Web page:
OK, lets assume thats true. Setting the "threat to homes in the forest/urban intersection zone," won't fires function to clear out these "already dead" trees and set the stage for whatever nature has planned next. Maybe it will be the same species of pine trees, maybe it will be something else, but it will be SOMETHING, right? You're the biologist and I'm just a history major, but between the two of our academic disciplines we should be able to identify some trends, yes? Didn't the ecosystem show mind-boggling resilience after Mt. St. Helens flattened everything in a 8,000 square mile area, or whatever it was? These cycles have been going on for eons, yes? Unless someone wants to say the earth is only 5,300 years old (which I as a Christian don't want to say any more than I want to say the sun and the stars all rotate around the earth), change, radical change, is pretty much the only constant. Perhaps I'm naive, but as bad as humans have been the last 200+ years, I think the earth in general and the space we call Colorado have seen worse and pulled through pretty dang well. We think of fires as tragic when houses are burning down, and they are, but in a larger ecological history sense are you saying fires are now a bad thing? Should something ELSE happen to all these "already dead" trees? One generation yields to the next, each generation adapting a bit to the conditions as they actually exist, which are invariably different from the conditions of generations past. Again, I'm just a lowly non-scientist, but isn't that how it generally works? Fire is like the universal catalyst, like water is the universal solvent.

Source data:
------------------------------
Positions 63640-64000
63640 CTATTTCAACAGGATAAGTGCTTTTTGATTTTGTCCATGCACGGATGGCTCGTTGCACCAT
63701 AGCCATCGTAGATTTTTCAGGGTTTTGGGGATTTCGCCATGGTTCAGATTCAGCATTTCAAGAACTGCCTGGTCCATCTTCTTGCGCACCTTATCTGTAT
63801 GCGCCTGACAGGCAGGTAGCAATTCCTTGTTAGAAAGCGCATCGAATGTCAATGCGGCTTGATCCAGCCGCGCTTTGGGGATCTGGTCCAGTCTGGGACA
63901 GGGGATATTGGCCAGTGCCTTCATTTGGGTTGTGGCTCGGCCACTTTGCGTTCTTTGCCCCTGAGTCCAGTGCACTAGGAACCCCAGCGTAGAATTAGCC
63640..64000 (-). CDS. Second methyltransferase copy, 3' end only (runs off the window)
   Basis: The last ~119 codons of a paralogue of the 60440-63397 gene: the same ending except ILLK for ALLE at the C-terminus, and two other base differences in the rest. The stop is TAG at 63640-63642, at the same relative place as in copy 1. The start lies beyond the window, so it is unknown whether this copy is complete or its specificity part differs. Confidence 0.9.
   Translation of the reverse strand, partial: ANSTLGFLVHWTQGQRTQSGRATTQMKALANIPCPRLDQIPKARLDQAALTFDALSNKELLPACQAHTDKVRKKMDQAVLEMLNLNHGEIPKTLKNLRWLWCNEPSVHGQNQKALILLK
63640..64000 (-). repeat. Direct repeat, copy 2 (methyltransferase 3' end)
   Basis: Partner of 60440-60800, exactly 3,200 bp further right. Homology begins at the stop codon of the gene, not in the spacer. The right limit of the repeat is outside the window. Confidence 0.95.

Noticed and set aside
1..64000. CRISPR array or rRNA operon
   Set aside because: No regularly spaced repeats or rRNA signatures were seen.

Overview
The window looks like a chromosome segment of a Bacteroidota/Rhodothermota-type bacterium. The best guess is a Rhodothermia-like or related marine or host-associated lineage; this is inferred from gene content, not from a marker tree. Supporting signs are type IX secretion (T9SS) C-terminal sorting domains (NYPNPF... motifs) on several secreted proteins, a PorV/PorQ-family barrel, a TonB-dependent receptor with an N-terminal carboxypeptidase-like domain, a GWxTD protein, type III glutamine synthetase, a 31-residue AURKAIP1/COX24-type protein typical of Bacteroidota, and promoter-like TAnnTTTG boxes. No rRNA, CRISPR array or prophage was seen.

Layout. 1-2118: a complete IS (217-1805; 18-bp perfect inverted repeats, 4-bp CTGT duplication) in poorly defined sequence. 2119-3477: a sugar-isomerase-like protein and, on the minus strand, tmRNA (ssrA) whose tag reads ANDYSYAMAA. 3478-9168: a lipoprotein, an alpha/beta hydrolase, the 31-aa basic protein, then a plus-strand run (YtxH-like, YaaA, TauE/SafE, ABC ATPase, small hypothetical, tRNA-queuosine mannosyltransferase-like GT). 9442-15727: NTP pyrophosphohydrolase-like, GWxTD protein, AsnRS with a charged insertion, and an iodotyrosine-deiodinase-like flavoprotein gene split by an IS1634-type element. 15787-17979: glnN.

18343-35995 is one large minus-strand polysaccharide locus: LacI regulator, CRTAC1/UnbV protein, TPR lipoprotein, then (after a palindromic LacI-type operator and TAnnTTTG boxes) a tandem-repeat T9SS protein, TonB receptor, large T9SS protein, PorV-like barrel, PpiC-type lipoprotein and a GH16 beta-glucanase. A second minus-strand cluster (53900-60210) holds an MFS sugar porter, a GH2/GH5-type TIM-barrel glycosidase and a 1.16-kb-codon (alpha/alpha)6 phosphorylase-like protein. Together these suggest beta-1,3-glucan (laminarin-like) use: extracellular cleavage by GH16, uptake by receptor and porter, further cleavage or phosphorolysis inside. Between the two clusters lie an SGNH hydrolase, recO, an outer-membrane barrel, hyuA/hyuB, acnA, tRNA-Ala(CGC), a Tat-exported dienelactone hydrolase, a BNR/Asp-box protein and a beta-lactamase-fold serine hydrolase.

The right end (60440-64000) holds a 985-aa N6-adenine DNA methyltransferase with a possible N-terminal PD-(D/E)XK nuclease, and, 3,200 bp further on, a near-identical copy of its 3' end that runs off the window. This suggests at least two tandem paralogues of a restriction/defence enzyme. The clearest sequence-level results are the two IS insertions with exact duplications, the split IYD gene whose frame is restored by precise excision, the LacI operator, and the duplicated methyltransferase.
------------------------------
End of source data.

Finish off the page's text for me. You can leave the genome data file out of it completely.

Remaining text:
Old 06-19-2013, 02:19 PM
 
Location: CO
2,591 posts, read 5,984,677 times
Reputation: 3407
Another fire:

Chair Rock fire: Evacuations ordered in southern Jefferson County
Quote: